How do you know if you are being deceived?
Do you want to know when someone is lying to you?
Pamela Meyer will help you spot a liar. She’s the author of Liespotting and a Certified Fraud Examiner.
Surprising Facts about Lies
Some interesting facts about lies:
- We lie more to strangers than to our coworkers.
- Extroverts lie more than introverts.
- We learn to lie as babies by faking cries for attention.
- The more intelligent the species, the more they are apt to lie.
- We are lied to on average between 10 and 200 times per day.
Pamela tells one particular story that grabbed my attention. Koko, a gorilla, loved cats and was given a kitten. On one particularly destructive day, Koko managed to rip her sink right out of the wall. When asked about it, Koko signed to her humans that the kitten had done it. Amazing.
The Telltale Signs of a Lie
What are some telltale signs of a liar?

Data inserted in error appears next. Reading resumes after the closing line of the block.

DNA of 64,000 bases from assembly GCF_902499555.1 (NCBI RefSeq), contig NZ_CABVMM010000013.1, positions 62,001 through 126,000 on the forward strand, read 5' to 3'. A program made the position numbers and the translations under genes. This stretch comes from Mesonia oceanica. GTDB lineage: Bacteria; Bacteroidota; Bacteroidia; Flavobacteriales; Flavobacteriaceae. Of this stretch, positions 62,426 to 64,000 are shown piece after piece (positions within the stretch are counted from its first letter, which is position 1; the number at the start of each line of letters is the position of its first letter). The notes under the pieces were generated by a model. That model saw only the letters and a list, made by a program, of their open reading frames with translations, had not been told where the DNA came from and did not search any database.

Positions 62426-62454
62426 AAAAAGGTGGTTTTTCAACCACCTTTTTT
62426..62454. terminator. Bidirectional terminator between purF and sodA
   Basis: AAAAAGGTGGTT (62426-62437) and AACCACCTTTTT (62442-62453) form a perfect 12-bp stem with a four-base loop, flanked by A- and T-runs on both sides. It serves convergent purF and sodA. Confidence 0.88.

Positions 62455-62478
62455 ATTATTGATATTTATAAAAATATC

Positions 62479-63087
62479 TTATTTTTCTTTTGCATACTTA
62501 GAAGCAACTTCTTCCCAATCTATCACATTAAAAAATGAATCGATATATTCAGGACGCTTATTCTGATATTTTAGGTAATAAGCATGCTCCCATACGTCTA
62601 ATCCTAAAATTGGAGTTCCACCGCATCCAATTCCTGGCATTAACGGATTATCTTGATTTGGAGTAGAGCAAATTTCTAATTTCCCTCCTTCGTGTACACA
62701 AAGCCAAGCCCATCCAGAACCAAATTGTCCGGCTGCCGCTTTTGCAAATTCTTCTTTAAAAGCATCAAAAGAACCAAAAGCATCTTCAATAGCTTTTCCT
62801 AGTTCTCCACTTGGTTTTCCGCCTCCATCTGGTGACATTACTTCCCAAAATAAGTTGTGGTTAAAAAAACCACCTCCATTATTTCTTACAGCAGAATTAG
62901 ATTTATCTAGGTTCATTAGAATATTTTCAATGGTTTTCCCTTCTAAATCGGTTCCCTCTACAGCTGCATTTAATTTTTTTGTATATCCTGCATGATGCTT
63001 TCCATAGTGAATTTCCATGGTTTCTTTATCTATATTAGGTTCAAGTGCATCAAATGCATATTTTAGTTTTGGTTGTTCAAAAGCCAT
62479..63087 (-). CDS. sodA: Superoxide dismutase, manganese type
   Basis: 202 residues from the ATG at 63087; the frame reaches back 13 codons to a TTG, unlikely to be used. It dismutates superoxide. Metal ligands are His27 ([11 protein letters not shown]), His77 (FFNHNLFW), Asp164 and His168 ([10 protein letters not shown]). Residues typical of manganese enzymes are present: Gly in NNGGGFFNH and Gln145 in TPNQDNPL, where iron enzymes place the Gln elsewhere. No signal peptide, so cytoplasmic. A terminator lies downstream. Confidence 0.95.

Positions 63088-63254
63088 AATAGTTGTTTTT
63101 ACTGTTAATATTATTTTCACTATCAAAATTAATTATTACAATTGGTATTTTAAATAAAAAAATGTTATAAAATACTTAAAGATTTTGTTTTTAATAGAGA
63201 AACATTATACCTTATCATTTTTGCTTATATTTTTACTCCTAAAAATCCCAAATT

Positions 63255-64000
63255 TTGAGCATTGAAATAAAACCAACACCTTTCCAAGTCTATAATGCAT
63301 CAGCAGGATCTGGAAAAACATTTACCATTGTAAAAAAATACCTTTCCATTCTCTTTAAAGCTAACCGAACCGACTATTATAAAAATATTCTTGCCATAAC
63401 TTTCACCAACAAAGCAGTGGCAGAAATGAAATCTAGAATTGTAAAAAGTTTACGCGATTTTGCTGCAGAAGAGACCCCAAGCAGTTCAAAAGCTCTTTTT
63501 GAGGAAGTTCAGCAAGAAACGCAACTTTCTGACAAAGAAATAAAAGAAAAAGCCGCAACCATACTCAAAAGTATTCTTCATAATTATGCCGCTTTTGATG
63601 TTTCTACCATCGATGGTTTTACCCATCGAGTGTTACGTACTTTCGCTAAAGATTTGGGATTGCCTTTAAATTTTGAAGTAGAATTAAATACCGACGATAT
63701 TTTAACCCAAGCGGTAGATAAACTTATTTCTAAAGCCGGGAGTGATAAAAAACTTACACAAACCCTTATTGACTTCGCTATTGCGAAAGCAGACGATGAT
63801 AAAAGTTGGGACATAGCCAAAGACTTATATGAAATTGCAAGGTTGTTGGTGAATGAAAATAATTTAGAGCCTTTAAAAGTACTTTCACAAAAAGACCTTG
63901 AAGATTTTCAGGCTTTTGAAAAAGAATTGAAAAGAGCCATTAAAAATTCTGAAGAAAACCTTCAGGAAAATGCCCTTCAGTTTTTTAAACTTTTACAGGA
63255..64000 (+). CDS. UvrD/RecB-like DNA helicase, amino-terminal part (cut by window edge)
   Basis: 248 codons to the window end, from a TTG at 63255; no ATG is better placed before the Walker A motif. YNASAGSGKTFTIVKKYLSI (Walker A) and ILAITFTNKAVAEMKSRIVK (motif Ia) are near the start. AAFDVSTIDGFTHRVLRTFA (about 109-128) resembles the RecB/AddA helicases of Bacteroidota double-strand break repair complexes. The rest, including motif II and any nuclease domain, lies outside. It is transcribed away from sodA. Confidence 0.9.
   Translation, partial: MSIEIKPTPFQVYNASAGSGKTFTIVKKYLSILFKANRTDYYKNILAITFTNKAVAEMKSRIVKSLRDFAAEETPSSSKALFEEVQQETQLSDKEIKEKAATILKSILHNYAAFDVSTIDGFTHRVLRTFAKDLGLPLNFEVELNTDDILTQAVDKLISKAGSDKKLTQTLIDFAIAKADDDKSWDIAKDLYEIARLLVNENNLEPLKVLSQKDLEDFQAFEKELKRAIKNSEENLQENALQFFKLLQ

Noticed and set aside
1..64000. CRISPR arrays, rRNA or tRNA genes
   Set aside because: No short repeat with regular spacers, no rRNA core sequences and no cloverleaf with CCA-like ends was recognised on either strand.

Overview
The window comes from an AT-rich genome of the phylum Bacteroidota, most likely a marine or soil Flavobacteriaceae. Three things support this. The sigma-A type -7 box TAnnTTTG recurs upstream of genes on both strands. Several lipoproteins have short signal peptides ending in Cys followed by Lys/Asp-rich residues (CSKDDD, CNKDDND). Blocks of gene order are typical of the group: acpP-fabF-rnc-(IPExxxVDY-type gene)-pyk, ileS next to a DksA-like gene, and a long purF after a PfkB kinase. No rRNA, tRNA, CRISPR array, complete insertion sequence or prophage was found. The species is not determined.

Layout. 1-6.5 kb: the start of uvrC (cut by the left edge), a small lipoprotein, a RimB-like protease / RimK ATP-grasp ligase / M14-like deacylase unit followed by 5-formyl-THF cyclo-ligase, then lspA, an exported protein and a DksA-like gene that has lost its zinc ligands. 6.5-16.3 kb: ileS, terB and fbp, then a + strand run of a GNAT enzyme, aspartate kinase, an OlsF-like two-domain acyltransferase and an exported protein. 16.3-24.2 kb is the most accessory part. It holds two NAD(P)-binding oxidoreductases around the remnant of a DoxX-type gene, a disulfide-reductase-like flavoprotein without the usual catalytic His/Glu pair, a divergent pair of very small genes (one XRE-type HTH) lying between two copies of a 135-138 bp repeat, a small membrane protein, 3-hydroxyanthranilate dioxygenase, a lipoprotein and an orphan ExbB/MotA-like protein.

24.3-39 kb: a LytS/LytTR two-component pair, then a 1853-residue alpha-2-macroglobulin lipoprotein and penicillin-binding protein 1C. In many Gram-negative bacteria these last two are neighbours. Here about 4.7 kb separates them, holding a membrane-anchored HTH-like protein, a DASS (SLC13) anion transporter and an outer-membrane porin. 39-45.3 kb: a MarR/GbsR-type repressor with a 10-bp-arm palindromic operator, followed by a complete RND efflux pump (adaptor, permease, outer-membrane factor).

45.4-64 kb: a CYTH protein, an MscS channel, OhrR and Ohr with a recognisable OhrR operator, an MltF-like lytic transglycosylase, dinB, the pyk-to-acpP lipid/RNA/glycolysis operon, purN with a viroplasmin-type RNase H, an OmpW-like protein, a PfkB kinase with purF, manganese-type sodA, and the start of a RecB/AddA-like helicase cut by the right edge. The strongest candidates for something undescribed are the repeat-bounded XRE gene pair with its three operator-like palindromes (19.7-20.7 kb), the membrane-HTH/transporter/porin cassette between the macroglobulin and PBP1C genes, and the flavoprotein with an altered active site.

Meyer touches on some patterns of deception including verbal dodging and body language slips.
Verbal dodging includes:
- repeating the question
- telling a story in strict chronological order
- offering irrelevant details
But lies are not only verbal; we can have body language slips. Meyer explains that liars:
- chatter with their fingertips
- shrug their shoulders
- freeze their upper bodies
- say yes and shake their head no
- shift their blinking rate
- give an overabundance of eye contact
- show a smug smirk on their face when lying (which she calls duping delight)
- point feet to the exit
- place barrier objects between them and the interviewer
And a cautionary note. Most of us may read the book or watch the video, but that likely doesn’t qualify us to know for “certain.” Be careful when making your own conclusions.
Still, it was a fascinating view into a world I knew little about. These signs are not proof of deception, per se, but she says to watch when you see clusters of them appearing together.
Interested in learning more on how to spot a liar? Check out Meyer’s book Liespotting: Proven Techniques to Detect Deception.